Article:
My friend called to tell me what happened. His voice cracked.
Jim thought that it was a normal Sunday morning ride. He was meeting his friends, and they were riding their normal route, on roads called Covered Bridge, Sleepy Hollow and Wolf Pen Branch. It was one of those Sunday mornings in Kentucky that makes cyclists feel as if they are in church. It had rained for days, but this Sunday morning there was an orange sun rising through the haze of the morning dew. Serene. Spiritual. All this.
For fifty-eight years, Jim had lived right. He was winding down a highly successful professional career. He was physically fit—in the normal way, not the obsessive bike racer way. He had plenty of friends and family. There were no significant medical problems. Jim could not be called inflamed.
Out of the blue, he told his mates that he didn’t feel well. And then, he fell off his bike and died—in seconds, on a serene Sunday morning with his lifelong friends at his side.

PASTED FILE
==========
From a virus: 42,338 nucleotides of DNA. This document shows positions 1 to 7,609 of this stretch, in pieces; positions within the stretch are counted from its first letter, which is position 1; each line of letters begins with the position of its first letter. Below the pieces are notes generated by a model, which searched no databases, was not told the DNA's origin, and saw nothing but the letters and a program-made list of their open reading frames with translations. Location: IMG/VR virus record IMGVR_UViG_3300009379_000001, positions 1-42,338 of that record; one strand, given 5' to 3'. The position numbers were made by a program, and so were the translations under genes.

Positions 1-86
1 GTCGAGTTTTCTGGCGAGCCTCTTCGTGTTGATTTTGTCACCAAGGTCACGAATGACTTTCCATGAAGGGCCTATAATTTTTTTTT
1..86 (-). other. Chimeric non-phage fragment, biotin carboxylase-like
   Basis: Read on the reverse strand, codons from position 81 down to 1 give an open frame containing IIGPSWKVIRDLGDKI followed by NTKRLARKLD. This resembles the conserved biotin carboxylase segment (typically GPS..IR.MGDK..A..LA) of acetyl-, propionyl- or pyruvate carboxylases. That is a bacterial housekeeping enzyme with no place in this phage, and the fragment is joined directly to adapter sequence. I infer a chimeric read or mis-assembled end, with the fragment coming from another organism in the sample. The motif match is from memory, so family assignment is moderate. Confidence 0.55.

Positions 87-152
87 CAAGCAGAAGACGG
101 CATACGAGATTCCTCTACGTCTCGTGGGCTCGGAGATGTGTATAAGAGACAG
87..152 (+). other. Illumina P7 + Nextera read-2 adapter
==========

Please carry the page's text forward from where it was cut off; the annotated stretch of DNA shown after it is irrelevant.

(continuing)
Jim died of sudden cardiac death (SCD). Sadly, this is how one in every five people find out they have heart disease. Jim was a physically-fit Tim Russert.
Sudden death is what heart rhythm doctors are trying to treat with implantable defibrillators (ICDs). If Jim had had an ICD, he may still be riding those Sunday rides with his buds.
But Jim wouldn’t have met the CMS guidelines for an ICD.
I am not saying he should have had an ICD. His heart was normal–until that Sunday morning. No test exists that can predict when and if a human heart will fatally quiver. That’s the point: most patients who die of SCD don’t meet the government’s narrowly-defined ICD criteria. Heart doctors tasked with preventing sudden death know this fact all too well.
Jim highlights the human side of the problem that I would like the Department of Justice investigators to know about as they embark on their inquiry of ICDs. That is, when doctors are wrong about withholding an ICD the consequences are grave.
Doctors do not want to overuse ICDs. We know they have significant risks, and that they are very expensive. Most good doctors strive to practice evidenced-based medicine. I do. Not just because the government mandates it, but because medical practice is best when backed up by science.
There are ICD guidelines: 40 days after a heart attack, not 39; 35% ejection fraction, not 36%; and 30 seconds of a rapid heart beat, not 29.
Randomized clinical trials.
All stuff that Watson understands well.
And then there are real people like Jim.